A SEA LAWYER.
Star , Issue 8153, 29 October 1904, Page 7
A SEA LAWYER.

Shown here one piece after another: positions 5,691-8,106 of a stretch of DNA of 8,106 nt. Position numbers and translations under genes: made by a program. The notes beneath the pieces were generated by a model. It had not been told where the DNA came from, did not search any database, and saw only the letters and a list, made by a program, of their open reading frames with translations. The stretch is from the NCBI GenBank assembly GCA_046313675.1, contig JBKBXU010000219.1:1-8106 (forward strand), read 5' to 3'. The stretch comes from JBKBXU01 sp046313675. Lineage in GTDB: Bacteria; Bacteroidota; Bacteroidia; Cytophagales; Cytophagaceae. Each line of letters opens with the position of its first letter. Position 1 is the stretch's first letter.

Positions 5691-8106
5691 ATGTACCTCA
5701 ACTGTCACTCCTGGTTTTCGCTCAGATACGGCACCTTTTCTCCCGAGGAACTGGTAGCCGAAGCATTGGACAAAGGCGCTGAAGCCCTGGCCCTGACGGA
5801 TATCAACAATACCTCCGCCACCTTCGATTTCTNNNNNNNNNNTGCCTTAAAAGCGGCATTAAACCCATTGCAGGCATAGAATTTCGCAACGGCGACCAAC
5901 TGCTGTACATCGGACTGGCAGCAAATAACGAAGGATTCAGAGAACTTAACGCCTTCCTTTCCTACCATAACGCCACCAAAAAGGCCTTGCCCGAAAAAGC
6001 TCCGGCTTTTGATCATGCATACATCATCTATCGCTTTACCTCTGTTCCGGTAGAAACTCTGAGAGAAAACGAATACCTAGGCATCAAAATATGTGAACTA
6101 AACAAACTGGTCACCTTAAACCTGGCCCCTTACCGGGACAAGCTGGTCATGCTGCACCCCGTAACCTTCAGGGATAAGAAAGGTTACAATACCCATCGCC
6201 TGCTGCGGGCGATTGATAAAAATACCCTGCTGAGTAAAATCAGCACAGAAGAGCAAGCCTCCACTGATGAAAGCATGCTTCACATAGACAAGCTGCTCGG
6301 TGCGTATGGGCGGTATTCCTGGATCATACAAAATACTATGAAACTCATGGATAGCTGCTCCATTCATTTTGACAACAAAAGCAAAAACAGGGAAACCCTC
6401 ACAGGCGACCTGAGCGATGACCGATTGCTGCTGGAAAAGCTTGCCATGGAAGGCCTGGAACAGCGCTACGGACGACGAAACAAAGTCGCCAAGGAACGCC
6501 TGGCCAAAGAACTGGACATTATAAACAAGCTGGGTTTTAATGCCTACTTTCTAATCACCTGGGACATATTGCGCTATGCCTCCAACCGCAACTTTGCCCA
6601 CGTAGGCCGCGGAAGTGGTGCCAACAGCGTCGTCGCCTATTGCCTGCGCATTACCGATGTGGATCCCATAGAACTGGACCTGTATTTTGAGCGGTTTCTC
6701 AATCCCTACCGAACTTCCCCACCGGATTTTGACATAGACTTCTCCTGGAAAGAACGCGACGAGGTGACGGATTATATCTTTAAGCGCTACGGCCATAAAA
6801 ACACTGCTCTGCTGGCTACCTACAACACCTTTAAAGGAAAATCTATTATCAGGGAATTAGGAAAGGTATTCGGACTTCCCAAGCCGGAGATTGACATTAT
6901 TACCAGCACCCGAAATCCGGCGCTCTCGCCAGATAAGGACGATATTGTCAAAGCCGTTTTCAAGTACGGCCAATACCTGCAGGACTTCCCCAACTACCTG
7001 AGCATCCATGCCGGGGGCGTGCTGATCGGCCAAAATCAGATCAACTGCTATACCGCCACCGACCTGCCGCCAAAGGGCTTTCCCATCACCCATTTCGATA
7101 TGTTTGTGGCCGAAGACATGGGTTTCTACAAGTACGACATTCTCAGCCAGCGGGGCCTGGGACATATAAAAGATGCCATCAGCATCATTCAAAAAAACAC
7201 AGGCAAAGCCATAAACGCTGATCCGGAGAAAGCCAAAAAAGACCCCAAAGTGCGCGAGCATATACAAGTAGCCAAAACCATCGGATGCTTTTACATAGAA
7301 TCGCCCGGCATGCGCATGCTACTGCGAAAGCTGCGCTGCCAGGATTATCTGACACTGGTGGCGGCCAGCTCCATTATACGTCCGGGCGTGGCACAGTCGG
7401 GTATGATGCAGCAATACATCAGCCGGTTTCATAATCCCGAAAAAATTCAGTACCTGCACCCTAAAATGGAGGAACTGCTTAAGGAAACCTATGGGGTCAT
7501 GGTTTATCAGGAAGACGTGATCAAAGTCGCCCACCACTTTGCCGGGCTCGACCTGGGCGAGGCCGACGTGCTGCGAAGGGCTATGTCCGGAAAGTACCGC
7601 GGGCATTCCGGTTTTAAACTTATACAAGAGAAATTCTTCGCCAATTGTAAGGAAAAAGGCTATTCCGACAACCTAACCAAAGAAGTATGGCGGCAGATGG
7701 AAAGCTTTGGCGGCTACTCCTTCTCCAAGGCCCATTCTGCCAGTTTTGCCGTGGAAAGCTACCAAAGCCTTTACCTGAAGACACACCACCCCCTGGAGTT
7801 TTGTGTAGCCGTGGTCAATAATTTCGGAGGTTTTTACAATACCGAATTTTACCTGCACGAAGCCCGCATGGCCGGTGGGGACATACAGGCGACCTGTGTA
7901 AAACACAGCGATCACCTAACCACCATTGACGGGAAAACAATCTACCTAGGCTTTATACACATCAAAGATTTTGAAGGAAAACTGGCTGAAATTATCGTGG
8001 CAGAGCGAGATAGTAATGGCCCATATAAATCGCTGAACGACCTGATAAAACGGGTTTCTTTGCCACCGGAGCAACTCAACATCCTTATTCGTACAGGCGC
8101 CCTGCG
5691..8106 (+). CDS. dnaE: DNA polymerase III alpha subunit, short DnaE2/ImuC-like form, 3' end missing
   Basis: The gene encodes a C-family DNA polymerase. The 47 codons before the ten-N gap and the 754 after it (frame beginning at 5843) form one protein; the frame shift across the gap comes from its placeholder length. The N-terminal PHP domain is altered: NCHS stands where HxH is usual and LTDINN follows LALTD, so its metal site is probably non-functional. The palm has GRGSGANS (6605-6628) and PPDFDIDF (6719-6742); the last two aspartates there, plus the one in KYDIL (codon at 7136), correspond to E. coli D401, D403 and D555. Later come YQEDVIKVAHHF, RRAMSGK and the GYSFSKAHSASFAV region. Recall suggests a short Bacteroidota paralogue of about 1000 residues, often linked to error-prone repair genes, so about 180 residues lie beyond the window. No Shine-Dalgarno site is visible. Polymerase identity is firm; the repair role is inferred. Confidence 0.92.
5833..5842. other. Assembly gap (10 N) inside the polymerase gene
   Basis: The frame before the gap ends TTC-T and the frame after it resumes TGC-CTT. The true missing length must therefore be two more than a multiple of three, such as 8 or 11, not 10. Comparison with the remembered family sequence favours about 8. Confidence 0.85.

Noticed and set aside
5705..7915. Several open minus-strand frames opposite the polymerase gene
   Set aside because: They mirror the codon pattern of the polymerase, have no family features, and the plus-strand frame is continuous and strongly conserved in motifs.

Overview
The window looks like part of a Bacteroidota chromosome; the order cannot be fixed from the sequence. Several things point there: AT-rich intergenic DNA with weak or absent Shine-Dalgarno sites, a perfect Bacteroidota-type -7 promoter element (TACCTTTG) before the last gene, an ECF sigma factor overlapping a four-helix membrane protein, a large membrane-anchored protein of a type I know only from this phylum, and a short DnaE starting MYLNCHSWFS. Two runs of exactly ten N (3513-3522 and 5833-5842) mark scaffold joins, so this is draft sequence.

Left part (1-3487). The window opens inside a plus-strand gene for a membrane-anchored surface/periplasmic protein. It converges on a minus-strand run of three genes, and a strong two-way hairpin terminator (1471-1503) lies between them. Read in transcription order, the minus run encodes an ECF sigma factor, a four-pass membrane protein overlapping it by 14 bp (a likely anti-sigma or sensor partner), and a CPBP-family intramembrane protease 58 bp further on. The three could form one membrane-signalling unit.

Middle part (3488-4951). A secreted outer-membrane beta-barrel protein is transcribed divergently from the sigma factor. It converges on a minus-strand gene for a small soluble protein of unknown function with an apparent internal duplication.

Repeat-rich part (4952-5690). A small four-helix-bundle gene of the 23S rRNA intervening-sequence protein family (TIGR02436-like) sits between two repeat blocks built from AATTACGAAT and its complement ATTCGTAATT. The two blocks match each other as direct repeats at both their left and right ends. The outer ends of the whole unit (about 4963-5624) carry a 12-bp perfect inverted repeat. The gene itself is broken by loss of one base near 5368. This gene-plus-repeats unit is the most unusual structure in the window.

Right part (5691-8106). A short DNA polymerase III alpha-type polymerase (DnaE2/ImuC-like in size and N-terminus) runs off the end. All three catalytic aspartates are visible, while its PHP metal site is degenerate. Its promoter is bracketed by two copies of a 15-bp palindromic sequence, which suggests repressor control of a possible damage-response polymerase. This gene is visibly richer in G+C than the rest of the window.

(By W. L. ALDEN.) "I don't hold," said Captain Ta.box, " with the sailor's notion that lawyers, are no better than sharks. I've reason to know better. There is lawyer Twiggs of our town, who had the settling of a dead man's estate worth nigh on two hundred thousand dollars, and when he got through he handed over to the widow pretty near five thousand dqllars, when he might have grabbed tbe whole of it without letting the widow have a share. And I believe that there are a good many other lawyers that are every bit as honest as Twiggs himself. "If you talk of sea lawyers, 111 admit that they are the biggest scoundrels outjside the Legislature. Of course, you know thait a sea lawyer is the sort of chap that spends all his time in talking to his mates about the rights of sailors, and making them believe that a sailor's most precious right is never to do any work. l?or cheek and general cussedness, there is nothing to compare with a sea lawyer. . " I had an experience with one of that sort when I was with Captain Pratt in the Seabiid — or, come to think of it, in the Colchester. We~were coming to the westward, and were well up with the eastern edge of the banks, when we sighted a small boat about three miles on the starboard bow, there being a light breeze from the southward at tho time, and very little sea on. We kept the ship away tui we came up With the boat, and one of the hands jumped into her, and made her fast to the mizzen chains. She was a ship's quarter boat, and was fit to carry thirty men, but she had only one passenger. He was a sailor, by his clothes, and was lying in the stern sheets asleep, or dead, leaving the boat to drift whichever way sho chose. " Finding that the man was insensible, we rigged a whip, and hoisted him aboard. The old man examined him the moment he was over the rail, and said that he was alive, but nearly dead with starvation. ' Carry him below, and lay him on the cabin locker,' says the captain. 'Be mighty careful with the poor chap, for there's very little life left in him. Tell the steward to bear a band and get some beef tea, and some blankets, while I overhaul the medicine-chest.' "I asked the captain if I should hoist in the boat, but he said we hadn't any room for her, and that after I had examined her I should cast her adrift. There was nothing in her except five biscuits, a bottle with about two fingers of brandy, her mast and sail, two pairs of oars, and an empty breaker of Water. I noticed that a name had been scraped, by accident or otherwise, off the bow, Dut I thought I could make out the letters 'gl' and the end of a swallow-tailed flag that had been painted alongside the name. I had her cast adrift, and after we had braced up the yards and put her on her course again- 1 went below to see how things were getting on— the second mate being in charge of the deck. "The captain and the steward were standing over the rescued man, who was lying on his back, and looking pretty red in the face* for a dying man. Pratt had the man's jaws prised open with the handle of his tooth-brush, and was trying to pour sortie medioino down hia ' throat: All at once he choked, - and sab up, and, after coughing a spell, says to the old man, in a good strong voice, ' What's this infernal skylarking? Are you trying to murder me?' " ' Keep quiet, my poor man,' says -Pratt. 'We've rescued you, and if you just take this medicine, and lie still, you'll be all right in a little while.' "The man looked at Pratt for a minute, and then he says to the steward,. 'Who's this putty -faced fool, and what does he mean by his impudence about rescuing me?' '"I'm the master of the ship,' says. the captain, 'and we've just picked you up, and saved you from an awful death.' "Ticked me up, have you?' says the man. ' Who gave you liberty to interfere i with me?' " ' You'll feel better presently,* replied Pratt, who was as patient a man as ever stepped. 'After you're had a sleep, and some food, and sort of generally calmed down, you can go forward and turn to.' -"'Where's my boat V demanded the l chap. 'If you're sober enough to know what you did with her, perhaps you'll tell me.' " ' I've cast her adrift,' says the old man, as patient as ever. 'Ihero wasn't anything of .value in her, and I couldn't have my deck litteied up With .ho mote boats.' "'So,' says the man. 'You've been and stole my boat, and you've been and.kidnapped me, and* then you've the impudence to talk about my turning to, and working your beastly ship for you. I'H see you ahd your ship ■ ■ ■''•■ '"Hold on!' says I. 'Don't you pay Out any more of that. If you haven _ common gratitude, you can keep your mouth shut.* '"And don't you give me any of your lip, M_ Mate,' answers the man^ 'You and that preaching old ass are nothing but ; a couple of pirates. You've stopped my i boat on the high seas, and you've took m_ forcibly out of her, and you've scuttled 1 her, o_ sent her adrift, which is the some 1 thing, and now ypn'je wanting to make a J .